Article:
Mindy Hardwick's Blog

Author Mindy Hardwick Muses about Writing

Darkness in Young Adult Literature

on June 7, 2011

This week, I’m facilitating a special workshop at Denney Juvenile Justice Center.  A few months ago, we received a grant from the Tulalip Tribes  in order to fund the purchase of a collection of YA and memoirs around the theme of addiction…..all addictions from gambling to nicotine use to substance abuse.

We spent the first day of the workshop looking at the Denney Poetry Blog and writing, “I Come From Poems.” The poems will be posted on the Denney Poetry Blog as soon as we obtain parent or guardian permission release forms.

Today, I am handing out the books to the teens. Some of the books we are using for the workshop include:

Tweak: Growing up on Methanmphetamines

Crank by Ellen Hopkins

Glass by Ellen Hopkins

Cut by Patricia McCormick

After by Amy Efaw

Cooked: From the Streets to the Stove, from Cocaine to Foie Gras by Jeff Henderson

No Limit by Pete Hautman

The Glass Castle by Jeannette Walls.

These are all “dark YA or dark memoirs.”    They couldn’t be any other way. The teen population at the detention center demands honesty and stories which relate to their lives. But, yet,  over the weekend, the Wall Street Journal published an article about the “darkness too visible” in YA literature. The article discusses how YA is just too dark these days. Ms. Gurdon says:

The argument in favor of such novels is that they validate the teen experience, giving voice to tortured adolescents who would otherwise be voiceless. If a teen has been abused, the logic follows, reading about another teen in the same straits will be comforting. If a girl cuts her flesh with a razor to relieve surging feelings of self-loathing, she will find succor in reading about another girl who cuts, mops up the blood with towels and eventually learns to manage her emotional turbulence without a knife.

Yet it is also possible—indeed, likely—that books focusing on pathologies help normalize them and, in the case of self-harm, may even spread their plausibility and likelihood to young people who might otherwise never have imagined such extreme measures.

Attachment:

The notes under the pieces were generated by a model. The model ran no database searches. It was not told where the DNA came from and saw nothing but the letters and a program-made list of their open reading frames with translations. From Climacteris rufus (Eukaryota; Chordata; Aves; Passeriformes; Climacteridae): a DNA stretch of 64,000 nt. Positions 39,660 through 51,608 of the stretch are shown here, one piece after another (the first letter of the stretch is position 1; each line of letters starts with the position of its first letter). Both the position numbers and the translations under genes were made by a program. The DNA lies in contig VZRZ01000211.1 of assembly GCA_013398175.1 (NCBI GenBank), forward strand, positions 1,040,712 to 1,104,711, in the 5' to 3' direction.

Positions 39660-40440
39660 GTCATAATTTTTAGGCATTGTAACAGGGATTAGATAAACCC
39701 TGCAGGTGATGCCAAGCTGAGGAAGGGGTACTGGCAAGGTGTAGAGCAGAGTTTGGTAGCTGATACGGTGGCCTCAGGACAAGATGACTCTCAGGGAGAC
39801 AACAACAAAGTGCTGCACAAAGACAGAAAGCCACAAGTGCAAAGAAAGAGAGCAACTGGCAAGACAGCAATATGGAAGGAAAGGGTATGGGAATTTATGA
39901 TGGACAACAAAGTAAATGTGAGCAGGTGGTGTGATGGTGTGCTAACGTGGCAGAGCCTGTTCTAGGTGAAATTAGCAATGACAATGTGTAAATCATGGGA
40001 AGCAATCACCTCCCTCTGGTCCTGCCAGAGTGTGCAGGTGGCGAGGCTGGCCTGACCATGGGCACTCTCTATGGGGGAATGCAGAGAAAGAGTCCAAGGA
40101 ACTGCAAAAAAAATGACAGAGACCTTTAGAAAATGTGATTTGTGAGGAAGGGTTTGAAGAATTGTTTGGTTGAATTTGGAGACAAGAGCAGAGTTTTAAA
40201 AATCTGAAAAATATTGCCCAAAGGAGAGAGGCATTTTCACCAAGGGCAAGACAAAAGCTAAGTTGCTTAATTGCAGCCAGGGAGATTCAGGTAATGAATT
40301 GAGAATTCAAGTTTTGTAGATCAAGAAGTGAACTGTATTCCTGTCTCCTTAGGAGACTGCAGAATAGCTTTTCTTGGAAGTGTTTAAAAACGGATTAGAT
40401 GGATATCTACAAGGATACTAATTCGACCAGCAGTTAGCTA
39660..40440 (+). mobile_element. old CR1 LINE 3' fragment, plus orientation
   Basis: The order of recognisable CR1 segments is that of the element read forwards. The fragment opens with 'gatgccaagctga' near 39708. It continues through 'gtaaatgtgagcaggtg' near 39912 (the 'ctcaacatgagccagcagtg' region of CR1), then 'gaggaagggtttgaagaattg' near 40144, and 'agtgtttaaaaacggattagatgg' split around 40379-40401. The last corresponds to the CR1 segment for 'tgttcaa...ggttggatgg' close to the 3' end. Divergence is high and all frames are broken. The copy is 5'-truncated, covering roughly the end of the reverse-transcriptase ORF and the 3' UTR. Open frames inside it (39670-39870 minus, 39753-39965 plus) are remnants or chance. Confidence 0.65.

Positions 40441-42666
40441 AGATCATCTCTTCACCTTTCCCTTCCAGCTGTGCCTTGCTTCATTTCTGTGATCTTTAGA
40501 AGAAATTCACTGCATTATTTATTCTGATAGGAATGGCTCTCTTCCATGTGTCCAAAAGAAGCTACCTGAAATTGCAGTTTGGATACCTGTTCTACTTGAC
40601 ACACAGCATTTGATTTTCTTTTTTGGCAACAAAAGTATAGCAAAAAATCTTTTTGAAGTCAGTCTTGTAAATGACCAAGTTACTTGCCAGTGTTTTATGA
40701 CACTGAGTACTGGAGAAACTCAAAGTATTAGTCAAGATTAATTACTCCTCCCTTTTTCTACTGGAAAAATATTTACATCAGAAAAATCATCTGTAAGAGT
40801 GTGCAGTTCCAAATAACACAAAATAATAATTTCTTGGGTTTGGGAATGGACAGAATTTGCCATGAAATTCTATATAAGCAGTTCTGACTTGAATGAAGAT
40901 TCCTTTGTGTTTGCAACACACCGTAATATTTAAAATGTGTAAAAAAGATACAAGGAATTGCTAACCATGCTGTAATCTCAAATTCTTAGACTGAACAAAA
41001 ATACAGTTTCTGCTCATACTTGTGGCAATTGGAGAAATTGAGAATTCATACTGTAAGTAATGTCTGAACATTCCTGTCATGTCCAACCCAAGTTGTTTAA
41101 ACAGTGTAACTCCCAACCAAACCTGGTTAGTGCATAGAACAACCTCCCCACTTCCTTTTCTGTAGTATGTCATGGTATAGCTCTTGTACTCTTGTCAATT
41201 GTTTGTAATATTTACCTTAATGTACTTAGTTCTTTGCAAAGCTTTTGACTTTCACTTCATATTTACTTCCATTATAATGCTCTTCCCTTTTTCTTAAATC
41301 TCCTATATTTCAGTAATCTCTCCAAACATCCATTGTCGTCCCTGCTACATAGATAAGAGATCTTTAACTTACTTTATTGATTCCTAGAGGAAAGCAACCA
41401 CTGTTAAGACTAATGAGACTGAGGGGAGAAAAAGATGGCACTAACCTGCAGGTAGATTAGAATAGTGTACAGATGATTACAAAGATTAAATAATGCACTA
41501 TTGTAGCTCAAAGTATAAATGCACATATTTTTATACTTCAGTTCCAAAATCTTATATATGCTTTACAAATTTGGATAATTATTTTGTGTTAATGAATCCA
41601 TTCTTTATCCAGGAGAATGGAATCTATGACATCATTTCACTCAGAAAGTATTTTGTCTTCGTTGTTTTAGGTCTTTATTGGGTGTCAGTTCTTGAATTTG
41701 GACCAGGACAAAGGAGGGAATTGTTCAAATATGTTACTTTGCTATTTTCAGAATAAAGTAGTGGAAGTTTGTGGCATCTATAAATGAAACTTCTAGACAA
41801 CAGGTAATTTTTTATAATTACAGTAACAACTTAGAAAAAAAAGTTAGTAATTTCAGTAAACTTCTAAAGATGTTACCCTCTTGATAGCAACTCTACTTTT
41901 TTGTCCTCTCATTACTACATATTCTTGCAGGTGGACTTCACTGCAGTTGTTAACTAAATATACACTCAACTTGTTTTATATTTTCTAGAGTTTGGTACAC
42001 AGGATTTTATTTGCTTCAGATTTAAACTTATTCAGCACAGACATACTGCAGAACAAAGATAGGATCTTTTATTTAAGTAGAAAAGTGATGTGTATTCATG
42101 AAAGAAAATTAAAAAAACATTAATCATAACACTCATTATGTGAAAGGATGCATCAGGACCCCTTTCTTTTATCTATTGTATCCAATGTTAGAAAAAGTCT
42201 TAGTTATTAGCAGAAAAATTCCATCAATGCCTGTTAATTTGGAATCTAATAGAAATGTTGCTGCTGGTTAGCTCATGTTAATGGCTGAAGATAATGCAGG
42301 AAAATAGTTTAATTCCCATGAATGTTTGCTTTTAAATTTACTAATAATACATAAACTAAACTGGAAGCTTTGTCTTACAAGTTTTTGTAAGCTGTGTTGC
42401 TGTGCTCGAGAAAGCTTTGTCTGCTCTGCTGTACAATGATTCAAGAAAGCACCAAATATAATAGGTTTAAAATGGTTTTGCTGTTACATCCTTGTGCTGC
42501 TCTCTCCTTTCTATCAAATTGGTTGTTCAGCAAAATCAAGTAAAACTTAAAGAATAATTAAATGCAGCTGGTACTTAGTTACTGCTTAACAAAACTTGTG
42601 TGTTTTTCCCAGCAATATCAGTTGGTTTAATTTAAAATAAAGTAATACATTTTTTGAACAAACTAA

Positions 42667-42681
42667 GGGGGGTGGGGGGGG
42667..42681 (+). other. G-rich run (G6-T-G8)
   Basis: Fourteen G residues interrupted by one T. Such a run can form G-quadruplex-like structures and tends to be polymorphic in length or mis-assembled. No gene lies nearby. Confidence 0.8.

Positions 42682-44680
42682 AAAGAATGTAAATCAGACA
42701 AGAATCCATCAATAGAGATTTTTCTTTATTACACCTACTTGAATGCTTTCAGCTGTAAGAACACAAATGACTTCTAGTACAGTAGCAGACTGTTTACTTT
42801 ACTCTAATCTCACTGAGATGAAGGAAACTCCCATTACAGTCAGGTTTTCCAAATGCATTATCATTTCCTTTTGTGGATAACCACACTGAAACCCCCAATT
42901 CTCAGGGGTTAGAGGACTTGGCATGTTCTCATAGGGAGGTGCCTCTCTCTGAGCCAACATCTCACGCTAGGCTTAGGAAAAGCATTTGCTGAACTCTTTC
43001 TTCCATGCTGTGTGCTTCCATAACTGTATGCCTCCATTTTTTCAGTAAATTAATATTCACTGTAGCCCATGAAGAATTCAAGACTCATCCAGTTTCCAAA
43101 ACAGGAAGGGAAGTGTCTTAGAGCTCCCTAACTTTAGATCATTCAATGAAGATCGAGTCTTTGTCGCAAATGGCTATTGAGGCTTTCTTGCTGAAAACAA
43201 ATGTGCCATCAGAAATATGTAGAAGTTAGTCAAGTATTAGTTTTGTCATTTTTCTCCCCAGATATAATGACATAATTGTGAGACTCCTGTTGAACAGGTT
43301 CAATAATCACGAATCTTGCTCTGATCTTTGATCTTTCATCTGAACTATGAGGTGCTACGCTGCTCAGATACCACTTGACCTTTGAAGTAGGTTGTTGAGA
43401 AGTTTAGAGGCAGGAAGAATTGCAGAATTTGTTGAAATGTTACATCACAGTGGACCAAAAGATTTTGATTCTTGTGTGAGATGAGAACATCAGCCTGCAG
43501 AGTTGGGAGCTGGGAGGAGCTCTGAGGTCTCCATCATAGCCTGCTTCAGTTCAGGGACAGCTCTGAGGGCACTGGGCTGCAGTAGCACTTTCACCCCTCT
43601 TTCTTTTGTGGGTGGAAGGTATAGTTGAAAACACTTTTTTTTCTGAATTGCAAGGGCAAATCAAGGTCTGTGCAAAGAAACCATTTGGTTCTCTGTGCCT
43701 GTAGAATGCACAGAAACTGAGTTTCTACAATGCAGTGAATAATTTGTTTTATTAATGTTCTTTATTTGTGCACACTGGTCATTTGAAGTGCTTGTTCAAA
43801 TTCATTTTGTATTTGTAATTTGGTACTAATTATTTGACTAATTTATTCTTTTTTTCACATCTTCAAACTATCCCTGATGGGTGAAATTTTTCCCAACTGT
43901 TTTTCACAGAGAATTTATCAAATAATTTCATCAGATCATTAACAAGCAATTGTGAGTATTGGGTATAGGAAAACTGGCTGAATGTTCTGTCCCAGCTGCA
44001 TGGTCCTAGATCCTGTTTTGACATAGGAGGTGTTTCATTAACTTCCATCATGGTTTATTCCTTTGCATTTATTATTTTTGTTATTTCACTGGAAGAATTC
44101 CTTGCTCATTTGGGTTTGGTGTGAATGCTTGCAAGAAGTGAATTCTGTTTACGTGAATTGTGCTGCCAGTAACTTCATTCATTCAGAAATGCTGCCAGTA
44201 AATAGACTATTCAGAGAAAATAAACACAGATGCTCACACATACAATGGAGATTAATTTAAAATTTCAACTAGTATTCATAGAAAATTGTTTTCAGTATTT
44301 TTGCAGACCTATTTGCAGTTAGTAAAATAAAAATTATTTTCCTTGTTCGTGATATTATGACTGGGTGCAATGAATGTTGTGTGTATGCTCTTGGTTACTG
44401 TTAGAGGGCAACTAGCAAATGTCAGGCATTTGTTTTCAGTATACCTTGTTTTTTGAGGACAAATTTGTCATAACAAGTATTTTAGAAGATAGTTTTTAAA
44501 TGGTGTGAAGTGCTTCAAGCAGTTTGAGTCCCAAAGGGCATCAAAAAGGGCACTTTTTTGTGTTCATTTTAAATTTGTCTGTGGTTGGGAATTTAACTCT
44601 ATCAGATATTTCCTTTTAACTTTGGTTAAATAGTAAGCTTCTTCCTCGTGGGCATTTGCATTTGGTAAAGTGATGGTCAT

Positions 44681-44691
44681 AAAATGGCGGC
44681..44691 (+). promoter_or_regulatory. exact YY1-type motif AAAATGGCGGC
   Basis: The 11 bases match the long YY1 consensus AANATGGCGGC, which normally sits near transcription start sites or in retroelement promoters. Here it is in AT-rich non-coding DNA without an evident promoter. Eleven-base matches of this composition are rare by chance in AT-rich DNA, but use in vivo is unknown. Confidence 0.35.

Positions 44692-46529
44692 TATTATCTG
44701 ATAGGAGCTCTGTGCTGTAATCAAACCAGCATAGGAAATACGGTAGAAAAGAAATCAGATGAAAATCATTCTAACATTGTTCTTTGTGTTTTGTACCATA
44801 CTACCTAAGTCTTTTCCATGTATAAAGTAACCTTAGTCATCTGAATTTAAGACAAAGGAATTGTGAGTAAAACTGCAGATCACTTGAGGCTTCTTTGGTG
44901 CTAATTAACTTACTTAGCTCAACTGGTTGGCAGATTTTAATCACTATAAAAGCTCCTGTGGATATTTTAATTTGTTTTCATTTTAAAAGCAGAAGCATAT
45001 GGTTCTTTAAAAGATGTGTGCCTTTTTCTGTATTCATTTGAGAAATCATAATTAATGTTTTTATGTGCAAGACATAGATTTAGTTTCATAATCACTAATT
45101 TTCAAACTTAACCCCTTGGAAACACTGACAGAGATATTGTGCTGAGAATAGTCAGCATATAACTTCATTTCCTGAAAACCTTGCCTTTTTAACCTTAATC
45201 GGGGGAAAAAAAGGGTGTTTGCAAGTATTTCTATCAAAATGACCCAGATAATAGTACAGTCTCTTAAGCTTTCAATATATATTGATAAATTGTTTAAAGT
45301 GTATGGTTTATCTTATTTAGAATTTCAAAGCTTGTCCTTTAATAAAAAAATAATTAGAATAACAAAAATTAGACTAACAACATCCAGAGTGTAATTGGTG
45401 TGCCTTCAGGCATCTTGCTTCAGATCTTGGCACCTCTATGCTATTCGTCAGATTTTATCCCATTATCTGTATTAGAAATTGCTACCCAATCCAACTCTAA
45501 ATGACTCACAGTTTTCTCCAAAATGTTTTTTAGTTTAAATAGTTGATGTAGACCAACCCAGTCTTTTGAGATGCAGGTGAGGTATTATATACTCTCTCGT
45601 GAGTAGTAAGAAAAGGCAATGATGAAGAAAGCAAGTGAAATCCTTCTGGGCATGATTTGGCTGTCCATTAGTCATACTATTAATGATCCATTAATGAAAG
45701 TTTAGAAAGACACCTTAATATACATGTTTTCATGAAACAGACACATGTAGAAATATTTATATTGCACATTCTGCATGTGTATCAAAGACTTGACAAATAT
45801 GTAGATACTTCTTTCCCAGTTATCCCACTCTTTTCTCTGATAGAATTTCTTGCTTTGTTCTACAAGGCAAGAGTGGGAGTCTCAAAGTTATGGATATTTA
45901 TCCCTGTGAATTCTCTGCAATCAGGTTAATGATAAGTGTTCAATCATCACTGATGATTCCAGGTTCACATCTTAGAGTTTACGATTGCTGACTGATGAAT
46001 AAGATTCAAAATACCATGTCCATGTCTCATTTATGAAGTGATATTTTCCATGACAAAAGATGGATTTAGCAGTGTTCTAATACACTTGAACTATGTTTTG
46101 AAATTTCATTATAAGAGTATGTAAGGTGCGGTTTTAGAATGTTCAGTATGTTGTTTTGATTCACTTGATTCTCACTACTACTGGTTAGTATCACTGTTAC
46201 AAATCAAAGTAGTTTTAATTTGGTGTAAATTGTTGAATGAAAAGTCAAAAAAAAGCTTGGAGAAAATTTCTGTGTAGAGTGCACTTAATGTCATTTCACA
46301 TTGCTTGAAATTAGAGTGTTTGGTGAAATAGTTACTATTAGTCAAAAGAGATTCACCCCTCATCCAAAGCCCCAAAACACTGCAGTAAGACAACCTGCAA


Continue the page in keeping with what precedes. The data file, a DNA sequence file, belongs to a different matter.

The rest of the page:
Now, here is the problem that I see with this reasoning.  I live in a small, bed-room community North of Seattle.  It’s picuresque. A lake surrounded by mountains, middle to upper middle class families with a big emphasis on community and service.  By all accounts, “the darkness” should not be here, and yet a few weeks ago, a young man committed suicide weeks before his high school graduation. Each year at the annual scholarship night, where many local community organizations give scholarships, there is a scholarship given in the name of a young man who died of a prescription drug overdose.  A few years before that, there was a Halloween party that went dreadfully wrong and girls were tied up and raped. And those youth in the detention center–well, some of them come from this small, bedroom community.

And yet, Ms. Gurdon says that if teens read about pathology, they might normalize them? Really? Because it seems to me that the normalization already exists in their REAL LIFE. And the beauty of these YA books which discuss real issues is that there is a place to start a discussion. There is a place to have discussion about a story with a character who is raped, or a character who commits suicide. How many seniors were affected by the young man who killed himself a few weeks before graduation–many! And how many needed a way to talk about this–many! And by reading and discussing these books, a teen reader, just might find some hope and inspiration by seeing that if the character can overcome, they can too.

It is dark out there. And darkness isn’t only in the juvenile detention. Darkness exists in our small, suburban, bedroom communities. And, by not talking about that darkness, we only bring more darkness. It is by talking, reading, and writing about that darkness that helps all of us find the light.

To read more about the Kid Lit responses to the Wall Street Journal go here.

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